Challenges and Opportunities for young Indian entrepreneurs feature in IIMB summit

Team Careers | 13th Aug, 2019 - 5:30 p.m. IST
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NEW DELHI, AUGUST 13: From skills required to work in an environment of EPIC (Exponential, Pervasive, Intelligent, Continuous) disruption to building a resume of deviations, young people who dream of becoming entrepreneurs got valuable insights from India’s top entrepreneurs at Eximius 2019, the entrepreneurship summit hosted by the students of IIM Bangalore from August 09-11.

Kris Gopalakrishnan, Chairman of Axilor Ventures and Co-Founder of Infosys, reflected on his own journey as an entrepreneur and said, “Entrepreneurship is the activity of setting business or businesses taking on financial risks in the hope of profit. The biggest drivers of transformation are technology and innovation.” He encouraged students to find a purpose in life and follow the principles of ‘Ikigai’ – the Japanese secret to a long and happy life that has transformed their outlook on life and business.

Avnish Sabharwal, MD, Accenture Ventures, shared insights on ‘B2B Deep Tech Start-up’ and explained: “This is the era of EPIC (Exponential, Pervasive, Intelligent, Continuous) disruption and Innovation is the only way to survive it. Start-ups are the harbingers of innovation in India. India has emerged a thriving innovation ecosystem powered by start-ups and enablers. B2B tech start-ups are expected to be the next big thing in India, riding on funding and growing innovation interests.”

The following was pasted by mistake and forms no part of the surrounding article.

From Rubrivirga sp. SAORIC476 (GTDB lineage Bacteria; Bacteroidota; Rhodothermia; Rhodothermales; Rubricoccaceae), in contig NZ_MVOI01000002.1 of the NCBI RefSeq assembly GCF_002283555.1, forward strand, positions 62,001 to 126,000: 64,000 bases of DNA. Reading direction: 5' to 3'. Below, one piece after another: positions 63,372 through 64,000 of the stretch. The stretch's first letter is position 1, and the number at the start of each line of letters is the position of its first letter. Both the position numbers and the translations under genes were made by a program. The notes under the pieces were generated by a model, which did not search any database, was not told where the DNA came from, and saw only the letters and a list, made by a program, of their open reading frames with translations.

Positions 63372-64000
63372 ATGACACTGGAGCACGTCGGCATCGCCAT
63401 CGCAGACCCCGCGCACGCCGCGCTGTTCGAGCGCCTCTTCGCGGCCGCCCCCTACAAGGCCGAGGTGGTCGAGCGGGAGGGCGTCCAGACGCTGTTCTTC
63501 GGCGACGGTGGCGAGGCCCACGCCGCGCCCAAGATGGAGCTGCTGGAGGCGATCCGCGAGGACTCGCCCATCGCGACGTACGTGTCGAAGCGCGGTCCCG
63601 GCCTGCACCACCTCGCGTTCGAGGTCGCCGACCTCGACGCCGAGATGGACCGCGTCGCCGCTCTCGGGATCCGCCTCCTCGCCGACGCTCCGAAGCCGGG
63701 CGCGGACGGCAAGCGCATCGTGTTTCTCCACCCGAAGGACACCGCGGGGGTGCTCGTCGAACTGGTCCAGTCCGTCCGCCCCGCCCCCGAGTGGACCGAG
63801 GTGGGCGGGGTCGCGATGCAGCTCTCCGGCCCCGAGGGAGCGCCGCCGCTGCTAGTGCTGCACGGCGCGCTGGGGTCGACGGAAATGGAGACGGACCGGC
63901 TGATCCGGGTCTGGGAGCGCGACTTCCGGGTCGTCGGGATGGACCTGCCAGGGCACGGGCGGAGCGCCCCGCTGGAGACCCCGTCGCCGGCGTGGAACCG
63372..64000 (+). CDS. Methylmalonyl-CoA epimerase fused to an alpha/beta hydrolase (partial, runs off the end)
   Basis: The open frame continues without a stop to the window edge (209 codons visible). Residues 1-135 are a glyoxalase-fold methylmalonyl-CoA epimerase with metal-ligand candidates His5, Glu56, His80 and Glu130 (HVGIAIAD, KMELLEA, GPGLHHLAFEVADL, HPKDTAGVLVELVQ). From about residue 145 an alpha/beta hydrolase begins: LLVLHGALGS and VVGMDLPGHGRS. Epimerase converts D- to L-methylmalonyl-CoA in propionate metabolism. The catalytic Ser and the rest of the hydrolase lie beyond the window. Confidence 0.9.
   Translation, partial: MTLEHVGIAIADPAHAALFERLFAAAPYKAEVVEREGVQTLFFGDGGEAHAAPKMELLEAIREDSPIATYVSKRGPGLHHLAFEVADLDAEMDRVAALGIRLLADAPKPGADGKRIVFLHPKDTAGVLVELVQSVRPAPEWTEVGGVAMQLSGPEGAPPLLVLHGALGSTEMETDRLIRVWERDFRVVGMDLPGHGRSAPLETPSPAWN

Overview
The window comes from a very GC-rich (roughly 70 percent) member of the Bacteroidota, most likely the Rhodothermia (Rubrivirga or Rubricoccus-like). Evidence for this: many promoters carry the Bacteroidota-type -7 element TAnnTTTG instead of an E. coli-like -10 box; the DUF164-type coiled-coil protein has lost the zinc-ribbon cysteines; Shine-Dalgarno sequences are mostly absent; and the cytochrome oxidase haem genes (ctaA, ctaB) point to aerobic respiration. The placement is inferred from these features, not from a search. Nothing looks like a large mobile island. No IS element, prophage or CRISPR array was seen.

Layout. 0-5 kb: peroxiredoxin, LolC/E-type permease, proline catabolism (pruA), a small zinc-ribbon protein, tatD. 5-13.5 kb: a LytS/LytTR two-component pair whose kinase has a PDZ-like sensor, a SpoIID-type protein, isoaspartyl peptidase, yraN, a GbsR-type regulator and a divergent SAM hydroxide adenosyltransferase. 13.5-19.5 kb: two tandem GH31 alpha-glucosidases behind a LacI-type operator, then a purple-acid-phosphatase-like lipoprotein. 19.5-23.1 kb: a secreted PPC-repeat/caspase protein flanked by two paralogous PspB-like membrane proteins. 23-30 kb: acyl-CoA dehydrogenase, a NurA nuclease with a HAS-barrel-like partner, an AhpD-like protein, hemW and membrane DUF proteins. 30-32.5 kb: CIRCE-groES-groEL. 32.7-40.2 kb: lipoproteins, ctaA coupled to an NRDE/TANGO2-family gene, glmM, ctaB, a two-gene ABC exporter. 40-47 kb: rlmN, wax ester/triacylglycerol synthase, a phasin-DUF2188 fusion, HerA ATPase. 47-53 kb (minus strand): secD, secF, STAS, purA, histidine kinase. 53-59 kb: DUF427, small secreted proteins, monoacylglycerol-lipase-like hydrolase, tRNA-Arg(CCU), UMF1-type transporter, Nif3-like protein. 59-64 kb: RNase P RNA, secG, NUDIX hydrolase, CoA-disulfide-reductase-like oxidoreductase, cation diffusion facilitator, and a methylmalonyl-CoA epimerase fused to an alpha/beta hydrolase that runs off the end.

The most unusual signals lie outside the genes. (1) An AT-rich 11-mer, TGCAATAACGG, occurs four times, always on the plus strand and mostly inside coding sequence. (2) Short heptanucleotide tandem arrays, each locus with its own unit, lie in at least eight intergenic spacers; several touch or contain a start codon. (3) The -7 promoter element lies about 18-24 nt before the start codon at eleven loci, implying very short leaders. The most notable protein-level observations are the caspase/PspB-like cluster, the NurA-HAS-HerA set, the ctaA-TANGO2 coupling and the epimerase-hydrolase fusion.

Eximius, hosted by the Entrepreneurship and Innovation Cell of IIM Bangalore and NSRCEL, IIMB’s start-up hub, is amongst the most significant national entrepreneurship summits in India. This year’s theme was ‘Transcend the Ordinary’. The three-day national summit comprised events, workshops and speaker sessions. It also featured case competitions and workshops in entrepreneurship, finance, marketing, healthcare, analytics, and more.

Addressing students, Dr. Montek Singh Ahluwalia, Former Deputy Chairman of Planning Commission said, “We need plenty of ecosystems for entrepreneurship and start-ups to flourish. The finance ecosystem, like funds and venture capitals, must support it. The government should provide an ecosystem that is supportive of disruption for it will be a huge sign of success when a small organization disrupts a large organization.”

Sahil Barua, Co-Founder of Delhivery and an alumnus of IIMB, shared the story of how Delhivery, a B2B & C2C logistics service provider company, was born. “The world has changed largely because of the technology around us. Expose yourself to technology. Entrepreneurs should choose problems that are large and meaningful. You must have the ability to take responsibility for the entities that you create. Choose big problems and stick to them. Work with people who care and encourage you to do what you do,” he said.

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